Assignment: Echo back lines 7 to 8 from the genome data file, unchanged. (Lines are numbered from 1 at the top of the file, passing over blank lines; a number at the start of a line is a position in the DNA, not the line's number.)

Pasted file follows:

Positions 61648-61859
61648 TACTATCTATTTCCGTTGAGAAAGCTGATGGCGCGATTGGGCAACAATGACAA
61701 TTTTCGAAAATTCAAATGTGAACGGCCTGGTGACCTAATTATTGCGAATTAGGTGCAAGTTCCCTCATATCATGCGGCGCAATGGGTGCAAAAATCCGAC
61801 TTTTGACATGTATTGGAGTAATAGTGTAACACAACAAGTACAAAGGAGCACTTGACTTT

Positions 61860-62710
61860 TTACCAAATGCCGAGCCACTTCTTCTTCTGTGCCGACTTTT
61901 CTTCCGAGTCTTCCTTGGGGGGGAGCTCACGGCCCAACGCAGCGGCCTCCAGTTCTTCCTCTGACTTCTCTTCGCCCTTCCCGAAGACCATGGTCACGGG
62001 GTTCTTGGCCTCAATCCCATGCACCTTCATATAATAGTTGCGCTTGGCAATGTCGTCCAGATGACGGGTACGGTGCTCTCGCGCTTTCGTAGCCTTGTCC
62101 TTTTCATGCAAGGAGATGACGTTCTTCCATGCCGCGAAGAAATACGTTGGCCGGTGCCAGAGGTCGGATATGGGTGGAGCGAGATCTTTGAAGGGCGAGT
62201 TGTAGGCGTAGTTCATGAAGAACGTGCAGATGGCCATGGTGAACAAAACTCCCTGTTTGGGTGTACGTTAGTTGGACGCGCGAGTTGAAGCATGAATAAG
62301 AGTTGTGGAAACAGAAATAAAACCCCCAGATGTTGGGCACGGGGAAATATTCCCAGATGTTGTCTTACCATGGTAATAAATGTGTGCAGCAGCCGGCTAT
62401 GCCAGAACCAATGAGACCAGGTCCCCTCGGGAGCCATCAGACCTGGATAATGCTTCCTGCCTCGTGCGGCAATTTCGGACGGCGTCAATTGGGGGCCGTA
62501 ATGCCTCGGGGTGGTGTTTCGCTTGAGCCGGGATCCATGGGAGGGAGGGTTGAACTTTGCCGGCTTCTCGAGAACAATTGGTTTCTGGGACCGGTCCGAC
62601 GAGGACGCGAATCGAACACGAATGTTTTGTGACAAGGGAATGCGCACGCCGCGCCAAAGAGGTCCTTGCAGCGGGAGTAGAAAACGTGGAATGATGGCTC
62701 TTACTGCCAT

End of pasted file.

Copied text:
61901 CTTCCGAGTCTTCCTTGGGGGGGAGCTCACGGCCCAACGCAGCGGCCTCCAGTTCTTCCTCTGACTTCTCTTCGCCCTTCCCGAAGACCATGGTCACGGG
62001 GTTCTTGGCCTCAATCCCATGCACCTTCATATAATAGTTGCGCTTGGCAATGTCGTCCAGATGACGGGTACGGTGCTCTCGCGCTTTCGTAGCCTTGTCC